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Testimonial

The Marketing Scales Handbook is indispensible in identifying how constructs have been measured and the support for a measure's validity and reliability. I have used it since the beginning as a resource in my doctoral seminar and as an aid to my own research. An electronic version will make it even more accessible to researchers in Marketing and affiliated fields.
Dr. Terry Childers
Iowa State University

money

This scale has four, seven-point Likert-type items that measure a person’s expectation that both his/her income and saving money will be better in the future compared to the present.

Three, seven-point items measure a person’s belief regarding the degree to which the family had enough money to pay for food and housing when he/she was growing up.

The scale has five, six-point items that measure how quickly and easily a person believes he/she could repay money taken from personal savings or charged to a credit card if it was used to pay for an emergency.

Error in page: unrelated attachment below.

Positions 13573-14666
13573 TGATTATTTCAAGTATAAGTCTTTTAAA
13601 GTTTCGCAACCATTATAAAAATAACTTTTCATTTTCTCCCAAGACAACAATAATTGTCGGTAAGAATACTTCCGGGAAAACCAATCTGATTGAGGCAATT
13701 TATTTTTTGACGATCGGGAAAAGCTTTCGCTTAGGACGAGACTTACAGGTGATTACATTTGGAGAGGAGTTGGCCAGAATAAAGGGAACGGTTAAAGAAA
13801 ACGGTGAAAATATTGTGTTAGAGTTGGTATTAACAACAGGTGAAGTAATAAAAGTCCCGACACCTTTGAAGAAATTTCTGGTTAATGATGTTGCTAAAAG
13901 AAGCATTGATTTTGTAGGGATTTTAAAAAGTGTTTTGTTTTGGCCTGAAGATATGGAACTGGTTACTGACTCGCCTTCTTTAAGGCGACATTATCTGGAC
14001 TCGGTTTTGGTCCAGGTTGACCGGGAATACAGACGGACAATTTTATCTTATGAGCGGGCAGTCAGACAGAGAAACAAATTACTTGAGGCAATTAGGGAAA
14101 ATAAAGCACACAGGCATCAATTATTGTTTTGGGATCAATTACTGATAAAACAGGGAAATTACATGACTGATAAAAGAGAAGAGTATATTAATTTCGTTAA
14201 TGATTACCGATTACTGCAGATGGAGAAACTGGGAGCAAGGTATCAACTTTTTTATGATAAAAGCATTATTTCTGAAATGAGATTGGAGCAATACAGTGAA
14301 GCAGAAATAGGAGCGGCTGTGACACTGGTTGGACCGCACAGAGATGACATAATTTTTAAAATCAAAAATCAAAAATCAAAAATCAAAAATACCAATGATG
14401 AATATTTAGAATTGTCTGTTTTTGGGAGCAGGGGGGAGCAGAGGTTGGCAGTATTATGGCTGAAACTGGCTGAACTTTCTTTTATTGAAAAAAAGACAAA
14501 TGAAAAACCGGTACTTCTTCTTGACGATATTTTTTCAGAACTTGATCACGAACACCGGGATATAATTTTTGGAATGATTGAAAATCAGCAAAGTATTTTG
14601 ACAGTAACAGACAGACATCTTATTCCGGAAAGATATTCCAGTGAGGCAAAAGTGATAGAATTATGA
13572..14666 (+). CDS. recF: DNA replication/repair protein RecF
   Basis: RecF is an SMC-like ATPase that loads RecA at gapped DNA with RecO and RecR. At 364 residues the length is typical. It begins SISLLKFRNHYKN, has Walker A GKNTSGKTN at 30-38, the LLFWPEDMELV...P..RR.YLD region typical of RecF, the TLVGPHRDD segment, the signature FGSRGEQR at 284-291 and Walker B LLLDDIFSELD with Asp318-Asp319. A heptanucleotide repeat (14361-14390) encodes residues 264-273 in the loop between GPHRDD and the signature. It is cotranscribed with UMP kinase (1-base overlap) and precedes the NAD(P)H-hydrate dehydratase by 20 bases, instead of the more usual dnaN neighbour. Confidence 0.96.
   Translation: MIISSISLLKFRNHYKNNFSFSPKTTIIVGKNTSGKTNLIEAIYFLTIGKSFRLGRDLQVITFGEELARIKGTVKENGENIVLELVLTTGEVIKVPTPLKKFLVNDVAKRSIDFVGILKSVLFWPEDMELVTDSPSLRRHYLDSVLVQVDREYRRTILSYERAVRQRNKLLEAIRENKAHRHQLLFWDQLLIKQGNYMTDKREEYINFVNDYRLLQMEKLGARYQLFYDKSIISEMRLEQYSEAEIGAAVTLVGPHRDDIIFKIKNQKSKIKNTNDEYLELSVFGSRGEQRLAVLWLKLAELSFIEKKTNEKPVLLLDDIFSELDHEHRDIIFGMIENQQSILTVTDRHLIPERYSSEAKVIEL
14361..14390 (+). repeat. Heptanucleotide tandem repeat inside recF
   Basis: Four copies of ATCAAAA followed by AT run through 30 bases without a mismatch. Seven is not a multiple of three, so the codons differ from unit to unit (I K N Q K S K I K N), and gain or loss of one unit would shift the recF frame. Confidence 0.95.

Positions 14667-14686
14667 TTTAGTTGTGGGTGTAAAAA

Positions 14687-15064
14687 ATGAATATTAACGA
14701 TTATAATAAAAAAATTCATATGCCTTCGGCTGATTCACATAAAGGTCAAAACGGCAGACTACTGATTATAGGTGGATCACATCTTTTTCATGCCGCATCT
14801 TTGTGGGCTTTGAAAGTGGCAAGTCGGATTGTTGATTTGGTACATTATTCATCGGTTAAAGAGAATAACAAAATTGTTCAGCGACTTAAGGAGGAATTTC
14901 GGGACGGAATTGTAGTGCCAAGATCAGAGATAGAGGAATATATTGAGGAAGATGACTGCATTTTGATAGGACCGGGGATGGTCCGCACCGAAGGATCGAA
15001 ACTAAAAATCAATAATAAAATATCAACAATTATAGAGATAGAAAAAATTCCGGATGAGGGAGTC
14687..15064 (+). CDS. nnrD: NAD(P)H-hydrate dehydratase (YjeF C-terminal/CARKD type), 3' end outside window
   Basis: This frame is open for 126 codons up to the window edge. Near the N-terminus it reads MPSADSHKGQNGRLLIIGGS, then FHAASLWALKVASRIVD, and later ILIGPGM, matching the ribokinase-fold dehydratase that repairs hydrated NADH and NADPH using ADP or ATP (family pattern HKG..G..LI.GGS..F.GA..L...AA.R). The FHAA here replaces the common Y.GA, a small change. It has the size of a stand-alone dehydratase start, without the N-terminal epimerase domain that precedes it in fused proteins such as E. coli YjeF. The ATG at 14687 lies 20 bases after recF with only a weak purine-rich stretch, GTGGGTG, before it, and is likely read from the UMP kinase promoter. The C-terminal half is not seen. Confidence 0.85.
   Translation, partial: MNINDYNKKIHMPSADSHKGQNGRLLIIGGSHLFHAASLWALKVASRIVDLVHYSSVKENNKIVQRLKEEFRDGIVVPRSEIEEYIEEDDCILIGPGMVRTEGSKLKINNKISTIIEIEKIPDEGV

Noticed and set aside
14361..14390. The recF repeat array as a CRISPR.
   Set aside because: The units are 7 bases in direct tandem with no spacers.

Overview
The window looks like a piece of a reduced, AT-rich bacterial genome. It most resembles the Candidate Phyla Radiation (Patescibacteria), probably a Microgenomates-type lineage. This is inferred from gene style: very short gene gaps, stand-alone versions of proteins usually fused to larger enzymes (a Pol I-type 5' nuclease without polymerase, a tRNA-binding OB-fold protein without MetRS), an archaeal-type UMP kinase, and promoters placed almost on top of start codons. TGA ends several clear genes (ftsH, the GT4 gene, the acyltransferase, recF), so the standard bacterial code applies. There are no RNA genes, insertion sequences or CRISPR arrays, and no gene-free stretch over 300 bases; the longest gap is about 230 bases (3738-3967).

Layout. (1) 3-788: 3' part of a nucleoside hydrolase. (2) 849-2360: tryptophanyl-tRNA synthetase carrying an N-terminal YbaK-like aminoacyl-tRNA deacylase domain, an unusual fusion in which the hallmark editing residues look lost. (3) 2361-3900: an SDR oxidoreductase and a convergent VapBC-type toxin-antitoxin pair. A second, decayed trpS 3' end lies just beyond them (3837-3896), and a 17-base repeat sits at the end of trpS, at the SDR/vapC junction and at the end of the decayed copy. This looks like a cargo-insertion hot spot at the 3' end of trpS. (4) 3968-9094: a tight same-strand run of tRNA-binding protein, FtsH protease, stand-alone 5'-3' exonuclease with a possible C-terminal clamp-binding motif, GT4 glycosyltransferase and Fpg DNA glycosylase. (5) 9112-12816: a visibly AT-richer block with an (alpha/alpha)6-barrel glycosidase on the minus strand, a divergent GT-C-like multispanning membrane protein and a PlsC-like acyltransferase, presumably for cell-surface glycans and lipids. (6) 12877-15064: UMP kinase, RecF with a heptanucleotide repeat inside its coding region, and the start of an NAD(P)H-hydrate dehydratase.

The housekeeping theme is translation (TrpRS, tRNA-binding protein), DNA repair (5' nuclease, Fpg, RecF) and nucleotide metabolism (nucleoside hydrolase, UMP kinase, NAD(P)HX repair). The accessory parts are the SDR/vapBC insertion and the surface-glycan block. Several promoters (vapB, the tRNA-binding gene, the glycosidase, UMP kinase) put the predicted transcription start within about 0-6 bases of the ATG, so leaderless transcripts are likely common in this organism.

A person’s belief that he/she has the necessary financial resources to not only pay bills but also feel relatively wealthy is measured using three, seven-point Likert-type items.

The seven-point Likert-type scale has three items that measure the degree to which a person believes there would be a negative impact on the achievement of his/her long-term goals if money was drawn from savings that was set aside.

The scale employs eight, ten-point items to measure how stress-free and comfortable a person feels with respect to his/her financial condition.

This nine item, seven-point Likert-type scale measures a consumer’s chronic tendency to save money that is incorporated into his/her lifestyle.

Multiple versions of a seven-point Likert-type scale measure the degree to which a person believes he/she would feel guilty and irresponsible about withdrawing money from savings that was set aside for some purpose.

This three item, 100-point Likert-type scale measures a person’s belief that a particular bank would be a excellent institution in which to put money.  The sentences are phrased hypothetically such that the scale makes most sense when the person is aware of the bank but is not a customer.

The degree to which a person believes that a particular individual has the right to make his/her own purchase choices is measured with three, seven-point Likert-type items.